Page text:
Industry News

Robot rock: can big tech pick pop’s next megastar?

27 June, 2021

One lunchtime about three years ago, Hazel Savage and Aron Pettersson set a new piece of software running on a laptop then went to a nearby mall for a sandwich. They hoped, on their return, to have the answer to a question that would change the music industry: can a computer pick a hit record?

The pair had just founded their firm, Musiio, in Singapore’s Boat Quay district. Pettersson, who is Swedish, was a specialist in artificial intelligence (AI) with a background in neuroscience; Savage, a British music industry professional with tech pedigree, had worked for Shazam and the Pandora streaming service. They let their software loose on the Free Music Archive, one of the world’s largest collections of copyright-free songs. These are written by little-known artists and commonly used for soundtracks and podcasts. They asked their computer to pick 20 songs from the archive, based on their similarity to a tune Savage liked: I Wanted Everything by the US indie star Kurt Vile. Back in the office, they listened. “Every song was great,” says Savage, “and every song was of a similar genre.”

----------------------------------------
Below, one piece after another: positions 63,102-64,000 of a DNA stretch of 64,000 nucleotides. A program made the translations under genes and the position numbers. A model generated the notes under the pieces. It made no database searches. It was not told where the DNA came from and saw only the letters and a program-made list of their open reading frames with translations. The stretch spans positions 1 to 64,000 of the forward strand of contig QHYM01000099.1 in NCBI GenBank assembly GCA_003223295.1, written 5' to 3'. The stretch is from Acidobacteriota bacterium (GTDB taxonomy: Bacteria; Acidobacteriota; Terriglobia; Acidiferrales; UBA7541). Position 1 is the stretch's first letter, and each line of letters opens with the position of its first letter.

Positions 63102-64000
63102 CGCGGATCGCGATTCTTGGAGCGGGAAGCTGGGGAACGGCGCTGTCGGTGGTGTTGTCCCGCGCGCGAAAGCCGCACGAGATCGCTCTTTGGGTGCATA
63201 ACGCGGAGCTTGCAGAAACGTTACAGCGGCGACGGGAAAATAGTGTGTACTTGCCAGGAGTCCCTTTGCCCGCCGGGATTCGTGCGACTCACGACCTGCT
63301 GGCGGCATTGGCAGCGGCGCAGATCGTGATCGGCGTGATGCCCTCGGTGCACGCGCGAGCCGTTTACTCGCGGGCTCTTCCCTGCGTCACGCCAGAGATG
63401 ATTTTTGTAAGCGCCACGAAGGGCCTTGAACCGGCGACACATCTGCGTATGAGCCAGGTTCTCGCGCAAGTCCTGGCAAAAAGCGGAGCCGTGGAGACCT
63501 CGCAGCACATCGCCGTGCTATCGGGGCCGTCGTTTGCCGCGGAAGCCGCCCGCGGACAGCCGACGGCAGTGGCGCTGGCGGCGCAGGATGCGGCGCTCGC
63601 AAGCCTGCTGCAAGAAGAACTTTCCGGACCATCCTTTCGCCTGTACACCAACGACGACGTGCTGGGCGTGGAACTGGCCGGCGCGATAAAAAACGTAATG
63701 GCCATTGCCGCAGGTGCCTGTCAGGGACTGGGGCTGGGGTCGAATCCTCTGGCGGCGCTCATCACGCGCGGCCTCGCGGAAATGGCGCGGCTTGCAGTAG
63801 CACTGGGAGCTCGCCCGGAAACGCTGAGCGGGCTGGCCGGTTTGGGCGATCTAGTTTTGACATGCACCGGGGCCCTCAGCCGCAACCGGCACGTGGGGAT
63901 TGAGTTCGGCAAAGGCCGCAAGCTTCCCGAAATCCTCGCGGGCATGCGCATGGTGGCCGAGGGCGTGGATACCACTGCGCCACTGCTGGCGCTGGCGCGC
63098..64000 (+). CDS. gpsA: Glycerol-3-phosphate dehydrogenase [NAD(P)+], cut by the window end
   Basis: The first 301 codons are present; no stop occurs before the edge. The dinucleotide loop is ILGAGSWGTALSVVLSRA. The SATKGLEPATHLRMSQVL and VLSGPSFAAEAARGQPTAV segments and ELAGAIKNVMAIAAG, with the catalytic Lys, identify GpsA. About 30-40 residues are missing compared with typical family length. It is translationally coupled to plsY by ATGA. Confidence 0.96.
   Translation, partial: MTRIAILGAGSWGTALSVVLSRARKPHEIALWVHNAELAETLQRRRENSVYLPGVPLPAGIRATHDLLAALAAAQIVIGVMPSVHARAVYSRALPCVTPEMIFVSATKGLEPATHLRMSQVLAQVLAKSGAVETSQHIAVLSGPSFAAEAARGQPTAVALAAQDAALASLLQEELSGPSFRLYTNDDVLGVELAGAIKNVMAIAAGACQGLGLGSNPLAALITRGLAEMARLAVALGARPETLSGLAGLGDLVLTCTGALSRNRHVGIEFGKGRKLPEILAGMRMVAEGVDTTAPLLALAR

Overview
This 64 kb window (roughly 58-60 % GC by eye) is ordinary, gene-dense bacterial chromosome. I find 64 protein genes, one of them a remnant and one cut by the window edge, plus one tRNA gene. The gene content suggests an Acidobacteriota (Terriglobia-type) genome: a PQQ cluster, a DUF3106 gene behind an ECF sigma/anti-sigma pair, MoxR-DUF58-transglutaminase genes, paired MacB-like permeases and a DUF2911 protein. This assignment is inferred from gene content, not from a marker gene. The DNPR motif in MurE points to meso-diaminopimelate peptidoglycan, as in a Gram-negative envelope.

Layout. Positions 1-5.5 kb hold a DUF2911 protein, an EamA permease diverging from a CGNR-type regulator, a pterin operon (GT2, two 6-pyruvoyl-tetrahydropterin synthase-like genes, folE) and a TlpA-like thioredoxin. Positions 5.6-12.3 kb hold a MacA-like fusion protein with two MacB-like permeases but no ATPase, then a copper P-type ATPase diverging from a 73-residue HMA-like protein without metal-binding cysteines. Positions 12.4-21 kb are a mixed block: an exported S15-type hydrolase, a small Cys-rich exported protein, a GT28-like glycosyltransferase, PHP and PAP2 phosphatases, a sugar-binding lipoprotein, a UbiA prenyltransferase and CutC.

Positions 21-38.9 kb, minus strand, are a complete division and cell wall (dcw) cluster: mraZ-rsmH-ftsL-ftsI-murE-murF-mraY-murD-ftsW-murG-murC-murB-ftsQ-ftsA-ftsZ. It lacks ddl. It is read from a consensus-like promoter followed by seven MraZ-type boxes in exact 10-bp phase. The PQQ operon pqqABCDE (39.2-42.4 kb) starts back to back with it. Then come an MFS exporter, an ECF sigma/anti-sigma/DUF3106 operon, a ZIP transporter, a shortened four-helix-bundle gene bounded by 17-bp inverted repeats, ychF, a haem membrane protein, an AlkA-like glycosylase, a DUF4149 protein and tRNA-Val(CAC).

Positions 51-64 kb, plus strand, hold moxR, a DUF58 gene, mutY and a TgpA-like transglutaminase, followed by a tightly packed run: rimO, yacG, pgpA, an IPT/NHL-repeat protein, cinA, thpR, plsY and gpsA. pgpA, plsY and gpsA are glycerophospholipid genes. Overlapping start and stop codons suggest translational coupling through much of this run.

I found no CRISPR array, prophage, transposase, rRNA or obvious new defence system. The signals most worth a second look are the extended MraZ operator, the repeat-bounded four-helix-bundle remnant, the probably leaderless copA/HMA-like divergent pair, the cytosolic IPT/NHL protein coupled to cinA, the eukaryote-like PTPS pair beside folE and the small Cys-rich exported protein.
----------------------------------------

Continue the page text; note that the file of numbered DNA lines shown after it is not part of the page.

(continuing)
Visit The Guardian to read this article.

Other insights you may enjoy


Demand360 Lite screenshot

DEMAND360LITE

Gain unprecedented access to market-specific TV series demand data and consolidated insights on global industry trends

Earth

Rank 15,000+ TV shows in 46 markets across all platforms.

Analytics chart

Discover consolidated insights on global television trends.

Strategy board

Exclusive analyses on global , regional and local content and audience trends.

The Global Television Demand Report 2020

  • Truly understand the global SVOD originals landscape
  • Comprehensive platform market share benchmarks
  • Released each quarter covering 10 global markets
  • Get exclusive access to our comprehensive reports
  • Available for FREE with a DEMAND360LITE subscription